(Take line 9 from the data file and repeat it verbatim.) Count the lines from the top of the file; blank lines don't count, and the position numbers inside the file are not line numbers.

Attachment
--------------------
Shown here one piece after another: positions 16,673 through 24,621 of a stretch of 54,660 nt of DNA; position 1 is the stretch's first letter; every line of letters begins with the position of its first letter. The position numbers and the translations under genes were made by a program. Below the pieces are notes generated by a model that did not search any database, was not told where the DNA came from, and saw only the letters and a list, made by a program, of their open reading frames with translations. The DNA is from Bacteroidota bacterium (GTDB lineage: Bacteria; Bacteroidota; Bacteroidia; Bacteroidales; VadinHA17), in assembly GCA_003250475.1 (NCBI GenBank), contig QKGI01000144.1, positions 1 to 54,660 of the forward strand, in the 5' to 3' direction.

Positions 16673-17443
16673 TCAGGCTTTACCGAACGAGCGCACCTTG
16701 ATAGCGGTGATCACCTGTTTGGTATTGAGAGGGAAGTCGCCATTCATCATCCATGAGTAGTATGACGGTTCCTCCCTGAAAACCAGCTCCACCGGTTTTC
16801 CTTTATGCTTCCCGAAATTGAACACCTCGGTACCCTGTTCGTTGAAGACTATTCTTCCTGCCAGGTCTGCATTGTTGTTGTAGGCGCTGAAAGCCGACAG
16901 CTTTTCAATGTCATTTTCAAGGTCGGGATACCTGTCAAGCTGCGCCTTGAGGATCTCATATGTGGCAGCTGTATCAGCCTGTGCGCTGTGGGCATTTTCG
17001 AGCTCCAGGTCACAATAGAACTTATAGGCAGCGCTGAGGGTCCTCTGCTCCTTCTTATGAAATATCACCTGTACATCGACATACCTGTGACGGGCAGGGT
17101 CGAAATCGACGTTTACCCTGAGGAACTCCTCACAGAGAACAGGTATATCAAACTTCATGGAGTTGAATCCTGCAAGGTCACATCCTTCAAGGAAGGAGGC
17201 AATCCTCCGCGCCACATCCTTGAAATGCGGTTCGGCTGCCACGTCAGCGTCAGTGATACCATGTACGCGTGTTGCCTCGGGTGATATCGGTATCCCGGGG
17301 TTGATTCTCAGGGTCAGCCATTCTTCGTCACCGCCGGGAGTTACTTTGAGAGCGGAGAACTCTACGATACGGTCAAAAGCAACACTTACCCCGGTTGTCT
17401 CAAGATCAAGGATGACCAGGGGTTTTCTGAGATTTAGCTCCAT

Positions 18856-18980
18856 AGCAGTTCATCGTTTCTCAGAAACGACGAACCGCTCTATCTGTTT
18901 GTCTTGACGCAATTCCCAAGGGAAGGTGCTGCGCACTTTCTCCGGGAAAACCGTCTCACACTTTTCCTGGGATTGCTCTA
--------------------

17201 AATCCTCCGCGCCACATCCTTGAAATGCGGTTCGGCTGCCACGTCAGCGTCAGTGATACCATGTACGCGTGTTGCCTCGGGTGATATCGGTATCCCGGGG